knowledge where dùthaich has been raised in any court of law as a prior and thus
legitimate form of land tenure. Nor do I think there is much prospect that it could be.
The idea that native title can be resurrected was tested recently in Australia. Mabo vs
Queensland (No 2) was a test case brought by Eddie Mabo, David Passi and James Rice
to determine the legal rights of the Merriam people on the islands of Mer (Murray Island),
Dauar and Waier in the Torres Strait which were annexed to the State of Queensland in
1879. In 1992 the High Court in Australia ruled that the land in the Murray Islands which
the petitioners claimed remained under native title is not Crown land within the meaning of
that term in s.5 of the Land Act 1962-1988.
This was a revolutionary ruling. It ended the colonial fiction that Australia was terra
nullis when the British arrived and established the fact of there being in existence such a
thing as native title at common law and thus native land tenure.
Can feudalism be equated with the Crowns rights in Australis and dùthaich with
Australian native title? Yes, it can but does Mabo offer any comfort for anyone seeking to
recover land formerly held under dùthaich? Probably not, since the court also found at 83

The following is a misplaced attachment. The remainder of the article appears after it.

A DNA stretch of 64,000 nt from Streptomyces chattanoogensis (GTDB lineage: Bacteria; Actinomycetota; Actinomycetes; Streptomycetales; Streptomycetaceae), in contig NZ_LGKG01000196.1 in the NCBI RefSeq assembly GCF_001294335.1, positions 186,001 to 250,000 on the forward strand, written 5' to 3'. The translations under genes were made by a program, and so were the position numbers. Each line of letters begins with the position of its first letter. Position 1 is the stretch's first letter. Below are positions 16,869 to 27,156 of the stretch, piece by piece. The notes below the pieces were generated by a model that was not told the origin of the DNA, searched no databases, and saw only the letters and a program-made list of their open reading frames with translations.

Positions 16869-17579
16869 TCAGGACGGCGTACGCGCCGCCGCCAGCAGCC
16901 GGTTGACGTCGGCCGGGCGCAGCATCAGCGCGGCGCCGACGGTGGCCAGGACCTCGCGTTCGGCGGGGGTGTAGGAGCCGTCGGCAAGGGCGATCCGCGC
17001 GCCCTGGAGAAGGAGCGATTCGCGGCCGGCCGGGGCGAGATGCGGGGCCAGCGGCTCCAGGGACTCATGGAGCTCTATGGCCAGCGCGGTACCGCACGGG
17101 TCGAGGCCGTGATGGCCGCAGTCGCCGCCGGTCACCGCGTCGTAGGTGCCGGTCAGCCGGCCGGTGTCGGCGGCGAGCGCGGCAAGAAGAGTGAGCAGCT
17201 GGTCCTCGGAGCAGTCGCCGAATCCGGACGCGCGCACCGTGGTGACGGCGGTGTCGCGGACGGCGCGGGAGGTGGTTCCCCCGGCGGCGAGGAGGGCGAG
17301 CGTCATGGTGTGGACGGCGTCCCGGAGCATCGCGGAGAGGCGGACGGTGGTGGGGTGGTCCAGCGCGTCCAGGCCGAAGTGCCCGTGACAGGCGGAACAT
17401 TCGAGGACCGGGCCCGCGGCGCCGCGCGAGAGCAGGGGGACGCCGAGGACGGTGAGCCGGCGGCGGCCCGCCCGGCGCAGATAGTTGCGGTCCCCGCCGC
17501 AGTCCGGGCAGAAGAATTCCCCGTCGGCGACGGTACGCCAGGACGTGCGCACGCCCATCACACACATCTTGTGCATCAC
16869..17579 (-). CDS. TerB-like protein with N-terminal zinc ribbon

(3) that,
Native title to land survived the Crown's acquisition of sovereignty and radical title. The
rights and privileges conferred by native title were unaffected by the Crown's acquisition of
radical title but the acquisition of sovereignty exposed native title to extinguishment by a
valid exercise of sovereign power inconsistent with the continued right to enjoy native title.
In other words, native title survived where it had not been extinguished by Crown grants.
That observation must have come as a relief to everyone who owns property in Australia
as otherwise every title for every acre of Australia would be open to challenge.
If this ruling were to be found applicable to dùthaich in Scotland then for any land held
under dùthaich to survive would involve demonstrating it had never been the subject of
any feudal grant or that any feus which had been granted are not valid.
The Keppoch dùthaich has long since been granted by feudal charter to a number of
landowners including British Alcan (now owned by Rio Tinto). They hold it by virtue of titles
recorded in the Register of Sasines. In the case of any dubiety, they will mostly have
possessed the land for the prescriptive period and thus under the Scots law of property
any prior claims under feudal or any other form of tenure are most likely to fail.
In essence the petition calls on the Scottish parliament to urge the Scottish
government to undertake research. In bald terms I see no prospect of them doing so since
their research strategy is aligned to the policy objectives of government and nowhere in
the SNP manifesto or any of their statements since is there any mention of issues of native
At the end of the day, the petition relates to the law of land tenure in Scotland and the
only place where claims relating to dùthaich can be raised are in a court of law.
I have no view on whether the continued existence of dùthaich brings particular
disadvantages to tenants since I believe that dùthaich is dead.